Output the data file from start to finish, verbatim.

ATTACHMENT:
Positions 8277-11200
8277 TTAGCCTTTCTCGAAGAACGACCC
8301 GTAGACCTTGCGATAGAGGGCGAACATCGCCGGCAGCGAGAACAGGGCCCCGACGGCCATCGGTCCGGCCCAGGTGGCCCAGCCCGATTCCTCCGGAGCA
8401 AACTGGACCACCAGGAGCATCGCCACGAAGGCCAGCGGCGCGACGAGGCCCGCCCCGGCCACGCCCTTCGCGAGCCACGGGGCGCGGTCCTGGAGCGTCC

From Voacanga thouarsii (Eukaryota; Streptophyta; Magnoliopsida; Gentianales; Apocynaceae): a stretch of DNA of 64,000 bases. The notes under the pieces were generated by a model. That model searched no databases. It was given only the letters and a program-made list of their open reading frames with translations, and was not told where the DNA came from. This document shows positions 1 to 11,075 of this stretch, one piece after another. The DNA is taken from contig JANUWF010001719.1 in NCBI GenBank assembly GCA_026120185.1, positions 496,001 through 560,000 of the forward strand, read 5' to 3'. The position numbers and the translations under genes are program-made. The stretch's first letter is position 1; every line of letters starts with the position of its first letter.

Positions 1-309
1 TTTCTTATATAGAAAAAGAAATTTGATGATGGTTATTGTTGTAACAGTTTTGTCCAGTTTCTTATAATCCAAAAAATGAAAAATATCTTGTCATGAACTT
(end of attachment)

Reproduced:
Positions 8277-11200
8277 TTAGCCTTTCTCGAAGAACGACCC
8301 GTAGACCTTGCGATAGAGGGCGAACATCGCCGGCAGCGAGAACAGGGCCCCGACGGCCATCGGTCCGGCCCAGGTGGCCCAGCCCGATTCCTCCGGAGCA
8401 AACTGGACCACCAGGAGCATCGCCACGAAGGCCAGCGGCGCGACGAGGCCCGCCCCGGCCACGCCCTTCGCGAGCCACGGGGCGCGGTCCTGGAGCGTCC

From Voacanga thouarsii (Eukaryota; Streptophyta; Magnoliopsida; Gentianales; Apocynaceae): a stretch of DNA of 64,000 bases. The notes under the pieces were generated by a model. That model searched no databases. It was given only the letters and a program-made list of their open reading frames with translations, and was not told where the DNA came from. This document shows positions 1 to 11,075 of this stretch, one piece after another. The DNA is taken from contig JANUWF010001719.1 in NCBI GenBank assembly GCA_026120185.1, positions 496,001 through 560,000 of the forward strand, read 5' to 3'. The position numbers and the translations under genes are program-made. The stretch's first letter is position 1; every line of letters starts with the position of its first letter.

Positions 1-309
1 TTTCTTATATAGAAAAAGAAATTTGATGATGGTTATTGTTGTAACAGTTTTGTCCAGTTTCTTATAATCCAAAAAATGAAAAATATCTTGTCATGAACTT